Worst of all, you may have no idea this is happening until after the fact. You may not find out that it’s happening until the loan is 60 days past due, and you are issued formal default notice by the mortgage lender.
But it gets worse…
A foreclosure on the mortgage will be a disaster for you
If the primary borrowers default on the loan and the property goes into foreclosure, the foreclosure will be reported on your credit report as your foreclosure.
If you think about it, this makes sense. The entire reason that a mortgage lender grants approval to the loan with you as a cosigner, is so that you will be there as an extra measure of security in the event the primary borrower defaults. In fact, your entire reason for being on the loan in the first place is for this very event.
Credit implications aside, the lender may be able to pursue a deficiency balance claim against you in the event that the sale of the property is insufficient to fully liquidate the mortgage balance. Whether or not this will happen, and how far it will go, will depend on applicable laws in the state where the subject property is located.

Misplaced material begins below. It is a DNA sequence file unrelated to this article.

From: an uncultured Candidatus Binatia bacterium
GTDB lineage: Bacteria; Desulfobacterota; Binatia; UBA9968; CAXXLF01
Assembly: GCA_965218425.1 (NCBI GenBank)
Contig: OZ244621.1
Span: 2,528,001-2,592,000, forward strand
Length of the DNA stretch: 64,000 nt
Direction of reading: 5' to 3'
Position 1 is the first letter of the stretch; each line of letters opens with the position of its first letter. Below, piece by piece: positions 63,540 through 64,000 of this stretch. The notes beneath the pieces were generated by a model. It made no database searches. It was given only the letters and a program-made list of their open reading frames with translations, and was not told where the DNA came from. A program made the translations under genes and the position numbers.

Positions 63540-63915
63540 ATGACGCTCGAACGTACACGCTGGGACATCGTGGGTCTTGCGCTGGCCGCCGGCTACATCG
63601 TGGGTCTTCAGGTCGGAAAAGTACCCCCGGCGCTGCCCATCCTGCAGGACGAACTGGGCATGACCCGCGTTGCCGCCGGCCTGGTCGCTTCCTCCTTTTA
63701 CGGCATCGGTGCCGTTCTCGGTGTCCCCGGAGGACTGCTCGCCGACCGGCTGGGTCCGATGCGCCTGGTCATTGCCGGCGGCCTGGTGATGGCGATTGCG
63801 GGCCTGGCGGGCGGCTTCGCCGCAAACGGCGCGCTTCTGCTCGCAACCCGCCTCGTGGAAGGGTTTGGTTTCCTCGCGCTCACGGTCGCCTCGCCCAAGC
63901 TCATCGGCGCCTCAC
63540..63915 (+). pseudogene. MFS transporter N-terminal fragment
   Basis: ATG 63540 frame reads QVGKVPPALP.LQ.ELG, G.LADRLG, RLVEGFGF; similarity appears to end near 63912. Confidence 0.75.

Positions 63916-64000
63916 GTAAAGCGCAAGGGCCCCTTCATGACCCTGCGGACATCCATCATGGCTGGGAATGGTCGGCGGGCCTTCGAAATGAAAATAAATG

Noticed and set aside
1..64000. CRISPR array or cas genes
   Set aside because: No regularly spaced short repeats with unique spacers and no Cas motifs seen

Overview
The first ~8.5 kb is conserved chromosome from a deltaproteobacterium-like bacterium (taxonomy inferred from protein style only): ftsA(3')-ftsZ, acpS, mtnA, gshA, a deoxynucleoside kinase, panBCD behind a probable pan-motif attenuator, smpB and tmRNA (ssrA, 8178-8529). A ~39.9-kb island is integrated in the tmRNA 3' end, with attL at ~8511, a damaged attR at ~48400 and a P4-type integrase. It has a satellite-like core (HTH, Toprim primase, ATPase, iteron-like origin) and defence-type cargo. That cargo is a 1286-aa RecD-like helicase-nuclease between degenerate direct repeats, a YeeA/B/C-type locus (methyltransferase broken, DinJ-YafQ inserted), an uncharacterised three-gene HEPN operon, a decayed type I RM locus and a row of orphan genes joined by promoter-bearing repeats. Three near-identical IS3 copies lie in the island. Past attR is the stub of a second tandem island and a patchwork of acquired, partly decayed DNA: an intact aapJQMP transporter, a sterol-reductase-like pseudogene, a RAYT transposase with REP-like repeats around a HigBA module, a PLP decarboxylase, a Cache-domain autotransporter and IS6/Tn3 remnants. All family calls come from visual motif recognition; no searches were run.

Alternatives to cosigning a mortgage
If you agree that cosigning a mortgage is a bad idea, what can you do to help the primary borrowers buy a house without cosigning the mortgage with them?
You might suggest any of the following:
- That they buy a less expensive house that will not require the need for a cosigner.
- That they delay buying a house until they are in a strong enough financial position that they don’t need a cosigner.
- That they might be better off renting rather than owning.